BMW i3
The BMW i3 electric car, released last year, has led to rumors Apple and the German automaker are exploring a collaboration on an Apple electric car. BMW denied the report. BMW

In the wake of news that Apple Inc. is moving forward on an electric-car-related project at a secret facility near the company’s Cupertino, California, headquarters, automakers are abuzz with questions about who is collaborating with the tech giant. One major auto components manufacturer has invited Apple to consider a partnership should the iPhone maker be working on an electric car.

Elmar Degenhart, CEO of German automotive industry supplier Continental AG, said his company is “interested” in an Apple partnership, according to Reuters.

"Apple has an excellent reputation on information and communication systems and has incredible financial strength," Degenhart said Thursday during a conference call with reporters and analysts about Continental’s 2014 full-year results. The maker of tires, powertrains and chassis components reported 2.38 billion euros ($2.58 billion) in profit, a 24 percent increase from the previous year, on 34.5 billion euros ($37.4 billion) in revenue, a 3.5 percent increase.

Degenhart’s invitation came the same day BMW addressed rumors published on German car site Auto Motor und Sport that Apple and the world’s largest luxury carmaker are courting each other for collaboration on an Apple electric car.

Citing “a senior BMW manager,” the report claims Apple was impressed by BMW’s recently released i3 electric city car. The rumored deal would have BMW incorporating Apple’s operating system and compatibility into future i3 models in exchange for offering Apple car servicing through BMW’s repair centers, thus saving Apple the need to establish its own workshops.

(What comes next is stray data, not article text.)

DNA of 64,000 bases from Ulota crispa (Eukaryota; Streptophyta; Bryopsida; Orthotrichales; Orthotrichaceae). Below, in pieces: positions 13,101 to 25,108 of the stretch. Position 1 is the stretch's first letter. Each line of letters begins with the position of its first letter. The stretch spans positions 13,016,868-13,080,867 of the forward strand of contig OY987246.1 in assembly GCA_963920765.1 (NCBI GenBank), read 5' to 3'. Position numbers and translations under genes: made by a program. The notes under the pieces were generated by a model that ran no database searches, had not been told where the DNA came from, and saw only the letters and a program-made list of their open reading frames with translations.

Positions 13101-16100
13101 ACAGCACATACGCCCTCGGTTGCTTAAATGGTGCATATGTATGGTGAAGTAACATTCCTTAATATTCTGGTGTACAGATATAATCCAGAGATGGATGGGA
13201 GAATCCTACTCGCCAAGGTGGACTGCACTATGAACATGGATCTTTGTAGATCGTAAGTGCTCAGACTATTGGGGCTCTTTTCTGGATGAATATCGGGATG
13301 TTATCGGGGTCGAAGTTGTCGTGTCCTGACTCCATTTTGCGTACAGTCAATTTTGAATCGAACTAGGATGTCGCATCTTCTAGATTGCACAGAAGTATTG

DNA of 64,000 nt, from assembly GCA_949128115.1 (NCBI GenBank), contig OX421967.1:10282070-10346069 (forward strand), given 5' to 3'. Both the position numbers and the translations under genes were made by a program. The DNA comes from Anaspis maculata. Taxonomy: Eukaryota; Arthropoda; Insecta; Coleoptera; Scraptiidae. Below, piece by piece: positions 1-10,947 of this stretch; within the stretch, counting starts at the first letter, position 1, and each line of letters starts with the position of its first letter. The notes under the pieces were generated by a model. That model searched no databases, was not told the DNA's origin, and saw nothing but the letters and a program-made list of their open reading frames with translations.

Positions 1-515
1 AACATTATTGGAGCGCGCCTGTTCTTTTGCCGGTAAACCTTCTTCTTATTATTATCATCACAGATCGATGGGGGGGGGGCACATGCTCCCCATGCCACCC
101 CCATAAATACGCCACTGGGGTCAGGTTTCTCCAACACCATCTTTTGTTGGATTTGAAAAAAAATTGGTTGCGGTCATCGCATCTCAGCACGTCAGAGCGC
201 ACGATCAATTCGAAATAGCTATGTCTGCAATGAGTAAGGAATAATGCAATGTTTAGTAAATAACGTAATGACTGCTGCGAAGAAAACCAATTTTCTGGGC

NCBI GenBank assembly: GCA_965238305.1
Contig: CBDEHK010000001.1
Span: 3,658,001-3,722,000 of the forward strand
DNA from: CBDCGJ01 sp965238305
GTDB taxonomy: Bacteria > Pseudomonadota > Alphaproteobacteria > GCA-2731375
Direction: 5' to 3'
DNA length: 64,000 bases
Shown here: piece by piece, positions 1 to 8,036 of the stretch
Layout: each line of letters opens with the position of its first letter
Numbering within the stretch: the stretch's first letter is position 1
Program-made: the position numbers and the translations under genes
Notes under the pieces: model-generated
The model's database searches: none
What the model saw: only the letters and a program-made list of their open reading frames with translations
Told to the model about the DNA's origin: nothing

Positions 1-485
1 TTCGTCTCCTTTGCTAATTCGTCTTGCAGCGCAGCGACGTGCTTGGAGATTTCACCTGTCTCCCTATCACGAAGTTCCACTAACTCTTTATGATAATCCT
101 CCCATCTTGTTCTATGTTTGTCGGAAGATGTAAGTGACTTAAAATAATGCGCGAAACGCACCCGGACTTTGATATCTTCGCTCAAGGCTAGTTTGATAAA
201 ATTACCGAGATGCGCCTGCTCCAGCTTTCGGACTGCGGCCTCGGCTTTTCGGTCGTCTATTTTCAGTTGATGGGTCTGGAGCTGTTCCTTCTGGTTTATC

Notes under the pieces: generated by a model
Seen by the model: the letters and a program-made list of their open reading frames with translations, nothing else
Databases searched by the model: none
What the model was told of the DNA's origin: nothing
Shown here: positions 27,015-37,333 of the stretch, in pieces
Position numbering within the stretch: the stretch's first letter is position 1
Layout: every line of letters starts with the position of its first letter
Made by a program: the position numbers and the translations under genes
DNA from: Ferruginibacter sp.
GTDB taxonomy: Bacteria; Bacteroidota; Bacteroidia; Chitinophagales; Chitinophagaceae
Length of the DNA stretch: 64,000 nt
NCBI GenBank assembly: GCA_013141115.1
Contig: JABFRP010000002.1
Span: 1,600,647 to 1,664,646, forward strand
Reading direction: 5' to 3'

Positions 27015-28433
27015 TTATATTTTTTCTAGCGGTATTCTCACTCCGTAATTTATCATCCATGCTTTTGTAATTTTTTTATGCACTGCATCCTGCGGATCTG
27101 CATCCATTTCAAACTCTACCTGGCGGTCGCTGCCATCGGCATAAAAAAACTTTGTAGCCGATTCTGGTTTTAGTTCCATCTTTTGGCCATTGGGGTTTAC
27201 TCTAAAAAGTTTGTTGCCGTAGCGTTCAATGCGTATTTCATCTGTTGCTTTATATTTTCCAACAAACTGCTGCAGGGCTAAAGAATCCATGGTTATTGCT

But on Thursday a BMW representative in Frankfurt told Reuters: "We are in regular talks with companies from the IT and telecommunications sector, including Apple, concerning topics like connected vehicles. Developing or building a car is not a topic of these discussions."

Earlier this week at the Geneva Auto Show, the heads of Volkswagen Group (which owns Audi), the Renault-Nissan alliance and Fiat Chrysler Automobiles said they all welcome efforts by Apple and Google to develop electric car and connected car technologies.

In a related development, Apple recently expanded its claim to using its logo in a broad range of products, including “electronic hardware components for motor vehicles, rail cars and locomotives, ships and aircraft,” and vehicle “anti-theft devices.” The changes to the company’s corporate description were filed on Feb. 26 with the Swiss Federal Institute of Intellectual Property in Bern, which handles international patent, trademark and design applications.

These kinds of applications are often pre-emptive measures to ensure legal rights to potential products. While it’s not evidence that Apple is planning to build components and devices to go into airplanes and boats, much less an electric car , it’s a definitive signal that Apple is working to expand its business into mobility-related patents.

Apple has not made public comments denying or confirming an electric car project.